YaST NFS Client
tagline: From openSUSE
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The YaST NFS Client module is part of YaST used for NFS installation and configuration in openSUSE. The YaST NFS Client module can be found in the YaST Control Center under Network Services -> NFS Client.
If you do not have a graphical interface available, you can also use YaST in text mode and configure the same features, in particular when you are logged in from remote via a slow text-only connection.
- There are two tabs in the YAST module, NFS Shares and NFS Settings. The default tab NFS Shares is usually all you need to configure.
- Click on the Add button
- With the YAST2 firewall stopped click on the Choose button.
- Available NFS Server Hostnames on your LAN are then displayed within about 30 seconds.
- Select the hostname of interest then select the publicly available Remote Directory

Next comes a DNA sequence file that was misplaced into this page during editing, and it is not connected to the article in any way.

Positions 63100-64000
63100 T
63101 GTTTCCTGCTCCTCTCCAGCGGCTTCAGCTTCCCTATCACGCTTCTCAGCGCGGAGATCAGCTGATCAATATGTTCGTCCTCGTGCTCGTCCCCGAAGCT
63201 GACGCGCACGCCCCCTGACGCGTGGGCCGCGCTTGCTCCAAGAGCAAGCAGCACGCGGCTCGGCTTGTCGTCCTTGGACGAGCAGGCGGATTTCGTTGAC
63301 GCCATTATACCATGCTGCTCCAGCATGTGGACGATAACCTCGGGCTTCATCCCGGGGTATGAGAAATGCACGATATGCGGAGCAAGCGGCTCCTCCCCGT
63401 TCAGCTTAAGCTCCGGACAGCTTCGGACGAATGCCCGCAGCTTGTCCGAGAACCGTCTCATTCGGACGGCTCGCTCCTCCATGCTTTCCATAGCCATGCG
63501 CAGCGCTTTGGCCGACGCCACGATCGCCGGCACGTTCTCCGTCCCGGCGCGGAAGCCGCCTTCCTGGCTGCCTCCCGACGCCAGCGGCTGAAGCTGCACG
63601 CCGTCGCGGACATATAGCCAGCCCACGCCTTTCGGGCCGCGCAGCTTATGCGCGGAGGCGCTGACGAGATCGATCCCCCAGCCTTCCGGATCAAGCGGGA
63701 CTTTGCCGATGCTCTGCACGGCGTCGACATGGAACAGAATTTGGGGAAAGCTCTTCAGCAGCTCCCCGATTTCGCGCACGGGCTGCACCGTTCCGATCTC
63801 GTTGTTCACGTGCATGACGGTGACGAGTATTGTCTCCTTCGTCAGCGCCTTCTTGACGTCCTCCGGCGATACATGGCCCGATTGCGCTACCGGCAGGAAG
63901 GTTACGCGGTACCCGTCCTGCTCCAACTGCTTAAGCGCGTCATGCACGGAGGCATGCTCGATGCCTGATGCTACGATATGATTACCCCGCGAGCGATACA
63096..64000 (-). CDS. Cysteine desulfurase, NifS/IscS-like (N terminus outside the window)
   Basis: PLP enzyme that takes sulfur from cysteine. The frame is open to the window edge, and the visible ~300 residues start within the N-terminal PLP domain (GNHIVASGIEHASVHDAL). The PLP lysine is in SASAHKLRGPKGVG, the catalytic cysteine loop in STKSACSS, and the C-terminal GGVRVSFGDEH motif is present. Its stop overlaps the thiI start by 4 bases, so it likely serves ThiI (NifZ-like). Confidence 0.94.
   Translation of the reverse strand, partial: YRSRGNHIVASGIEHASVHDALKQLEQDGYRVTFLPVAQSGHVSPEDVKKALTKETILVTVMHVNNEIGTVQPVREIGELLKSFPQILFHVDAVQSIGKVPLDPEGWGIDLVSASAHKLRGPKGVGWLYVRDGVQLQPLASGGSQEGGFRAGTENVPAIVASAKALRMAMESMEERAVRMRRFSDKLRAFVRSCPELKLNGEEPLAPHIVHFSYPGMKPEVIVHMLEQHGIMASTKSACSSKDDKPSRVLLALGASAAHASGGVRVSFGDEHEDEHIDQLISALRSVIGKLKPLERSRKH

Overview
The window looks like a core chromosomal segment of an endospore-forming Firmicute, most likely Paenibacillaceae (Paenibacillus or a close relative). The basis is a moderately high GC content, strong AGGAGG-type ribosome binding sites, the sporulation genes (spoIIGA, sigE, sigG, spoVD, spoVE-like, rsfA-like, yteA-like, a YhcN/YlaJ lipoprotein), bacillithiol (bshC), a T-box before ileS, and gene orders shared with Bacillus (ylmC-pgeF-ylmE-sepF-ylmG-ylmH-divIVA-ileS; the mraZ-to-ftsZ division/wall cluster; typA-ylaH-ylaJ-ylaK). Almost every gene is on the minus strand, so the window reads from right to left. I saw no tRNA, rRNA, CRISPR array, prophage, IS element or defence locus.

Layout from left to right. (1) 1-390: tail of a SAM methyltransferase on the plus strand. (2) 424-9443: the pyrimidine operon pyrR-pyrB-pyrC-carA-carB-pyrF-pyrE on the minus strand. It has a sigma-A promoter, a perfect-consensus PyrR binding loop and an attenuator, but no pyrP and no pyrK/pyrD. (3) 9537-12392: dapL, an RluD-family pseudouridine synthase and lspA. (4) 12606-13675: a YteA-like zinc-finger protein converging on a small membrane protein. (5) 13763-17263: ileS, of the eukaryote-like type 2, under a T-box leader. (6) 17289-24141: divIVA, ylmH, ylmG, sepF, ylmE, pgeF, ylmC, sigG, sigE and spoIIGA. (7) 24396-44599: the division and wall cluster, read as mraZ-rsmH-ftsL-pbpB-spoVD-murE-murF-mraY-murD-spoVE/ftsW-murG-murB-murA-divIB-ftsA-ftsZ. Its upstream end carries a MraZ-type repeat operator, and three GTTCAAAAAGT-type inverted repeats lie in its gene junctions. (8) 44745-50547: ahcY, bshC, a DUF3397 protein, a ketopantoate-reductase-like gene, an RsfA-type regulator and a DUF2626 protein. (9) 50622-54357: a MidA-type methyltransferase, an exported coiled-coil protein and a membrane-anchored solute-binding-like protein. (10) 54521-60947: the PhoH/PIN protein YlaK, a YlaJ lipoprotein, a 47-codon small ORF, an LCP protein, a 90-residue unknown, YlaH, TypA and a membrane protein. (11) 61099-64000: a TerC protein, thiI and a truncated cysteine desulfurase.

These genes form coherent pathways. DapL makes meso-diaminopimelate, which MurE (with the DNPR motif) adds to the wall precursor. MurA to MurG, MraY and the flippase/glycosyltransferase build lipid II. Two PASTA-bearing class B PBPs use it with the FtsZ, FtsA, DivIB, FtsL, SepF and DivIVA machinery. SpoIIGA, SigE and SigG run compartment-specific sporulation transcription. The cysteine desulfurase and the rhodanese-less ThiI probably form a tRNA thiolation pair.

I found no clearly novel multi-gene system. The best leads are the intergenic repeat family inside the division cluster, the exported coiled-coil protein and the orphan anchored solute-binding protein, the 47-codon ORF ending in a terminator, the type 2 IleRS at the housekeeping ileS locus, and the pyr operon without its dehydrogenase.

- Select your own local directory, Mount Point (local) that you will mount the NFS share (by clicking the Browse button)
- Options should read defaults
- Then if all correct click OK
- You can add more shares and then must click OK on the master dialogue to save to fstab. From now on they should try to mount automatically at boot. Boot time will increase usually, especially as any unavailable shares will have to time out.
- On first configuration you must turn off the Firewall. Otherwise you can not (probably) detect the NFS servers on the LAN.
- Be aware that it is possible to configure NFS servers so that they will only serve to specified IP addresses
- The change to systemd has introduced some network configuration issues.
- You may have to get the NFS systems working manually. If you go to the YaST2 module Systems -> System Services (Runlevel) you will probably discover that in runlevel 5 that the NFS service is not enabled. Start it. You will have to start the service rpcbind before you start nfs client service if this is not enabled. After a save and reboot NFS should work.
- You could also have confirmed at the command line that NFS was not active with the command: systemctl status nfs.service(or just
systemctl status nfs)
OpenSUSE before version 12.3
- Boot times increased while waiting for a response from network NFS servers. This was resolved with full systemd which simply bypasses unavailable drives using short timeouts and then connects when drives become available.